Vitruvian V-Form Trainer review: design and build quality

The Vitruvian V-Form Trainer’s hardware is encased in a robust carbon fibre shell. I was pretty surprised just how sturdy the machine was; I expected creaking sounds coming out of the platform when I stepped on it, but it stayed silent. Very impressed!

The machine itself looks relatively simple: it’s just a platform to step on that lights up when you turn it on. When not in use, you can simply wheel it away using the handle and the recessed wheels. It’s somewhat heavy (38 kg/80 lb), so make sure you lift it with a straight back.

Connecting the attachments is easy; just clip in the carabiners, and you’re ready to go. It takes a couple of seconds to secure a new attachment; the process is fast enough so you can swap them in and out between exercises.

person performing the glute kickback exercise outdoors on the Vitruvian V-Form Trainer

(Image credit: Vitruvian)

Vitruvian V-Form Trainer review: working out with the V-Form Trainer

Setting up the V-Form Trainer is straightforward: connect the power cable to the mains and flip the switch on the side of the machine. Then, you need to connect the machine to the Vitruvian App by scanning the QR code on its side. This process needs to be done every time you use the Trainer, from what I can tell.

You can follow class workouts or create your own training in the Vitruvian App. At first, the machine will adjust the resistance for you, but later, you will be able to set the resistance for yourself. As I’ve been told, this is to avoid people injuring themselves by cranking up the resistance before they even get used to the sensation of working out with the V-Form.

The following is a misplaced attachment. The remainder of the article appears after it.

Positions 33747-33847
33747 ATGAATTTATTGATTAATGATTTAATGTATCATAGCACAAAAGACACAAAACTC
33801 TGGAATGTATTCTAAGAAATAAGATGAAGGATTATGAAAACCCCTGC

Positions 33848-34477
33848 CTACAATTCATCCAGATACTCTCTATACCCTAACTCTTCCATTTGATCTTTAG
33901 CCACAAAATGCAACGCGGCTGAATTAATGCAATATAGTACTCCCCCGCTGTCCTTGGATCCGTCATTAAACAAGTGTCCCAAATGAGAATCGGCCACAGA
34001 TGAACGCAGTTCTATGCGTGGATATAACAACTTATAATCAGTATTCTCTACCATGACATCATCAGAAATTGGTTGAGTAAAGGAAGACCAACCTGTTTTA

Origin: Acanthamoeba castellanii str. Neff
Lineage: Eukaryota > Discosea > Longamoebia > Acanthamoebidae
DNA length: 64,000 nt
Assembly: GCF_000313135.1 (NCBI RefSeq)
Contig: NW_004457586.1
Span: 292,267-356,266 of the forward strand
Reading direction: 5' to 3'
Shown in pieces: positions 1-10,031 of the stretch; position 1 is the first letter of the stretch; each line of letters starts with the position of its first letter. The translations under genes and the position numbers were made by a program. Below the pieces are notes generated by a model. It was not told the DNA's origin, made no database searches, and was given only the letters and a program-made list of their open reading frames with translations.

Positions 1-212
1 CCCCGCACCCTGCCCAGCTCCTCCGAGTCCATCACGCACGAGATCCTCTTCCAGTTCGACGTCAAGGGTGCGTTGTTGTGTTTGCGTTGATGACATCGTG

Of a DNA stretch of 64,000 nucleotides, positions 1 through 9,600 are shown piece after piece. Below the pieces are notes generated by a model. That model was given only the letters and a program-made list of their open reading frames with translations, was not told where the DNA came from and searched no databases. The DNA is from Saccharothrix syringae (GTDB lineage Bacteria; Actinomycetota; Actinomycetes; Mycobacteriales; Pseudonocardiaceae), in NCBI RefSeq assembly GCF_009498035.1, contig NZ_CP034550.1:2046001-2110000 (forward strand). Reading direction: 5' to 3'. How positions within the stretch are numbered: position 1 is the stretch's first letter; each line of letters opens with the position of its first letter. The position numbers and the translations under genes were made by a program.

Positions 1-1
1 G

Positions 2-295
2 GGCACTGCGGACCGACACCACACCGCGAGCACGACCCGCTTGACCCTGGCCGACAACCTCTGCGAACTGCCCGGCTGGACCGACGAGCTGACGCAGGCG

Once you’ve done a few workouts, a few options will open up where you can adjust the resistance and the workout mode to train more efficiently. The latter will be a bit hard to wrap your head around at first, primarily if you only used free weights before and are a beginner.

There are six exercise modes available on the Vitruvian V-Form Trainer, including Focused, Progression, Pump, Old School, Eccentric Only and Beast. Each method loads the resistance differently depending on what your goals are. I won’t explain all of them; you can always check what they do in the Vitruvian App by clicking into any exercise and swiping up.

person using the Vitruvian V-Form Trainer in their bedroom

(Image credit: Vitruvian)

Most classes use the Focused mode that uses the same resistance all the way through the workouts.

What I found interesting is how differently the default weight affected my muscles. The default seven kilo sounds way too light for a bench press (when I use barbells and weight plates, I do my sets with around 70-75 kg), yet I found the cables almost impossible to lift by the 12th time in some cases.

Shoulder exercises, in particular, were almost impossible to complete correctly using this even the lightest weight setting. I do my strict shoulder presses using a pair of 20 kg dumbbells, but I couldn’t pull the Vitruvian’s cable out properly for the life of me when it was set to the lightest, 7-kilo setting.

The fact that the V-Form Trainer applies resistance differently means it’s hard to set the correct weight unless you know exactly what seven kilos mean in Vitruvian terms. Therefore, assembling workouts can be tricky at first.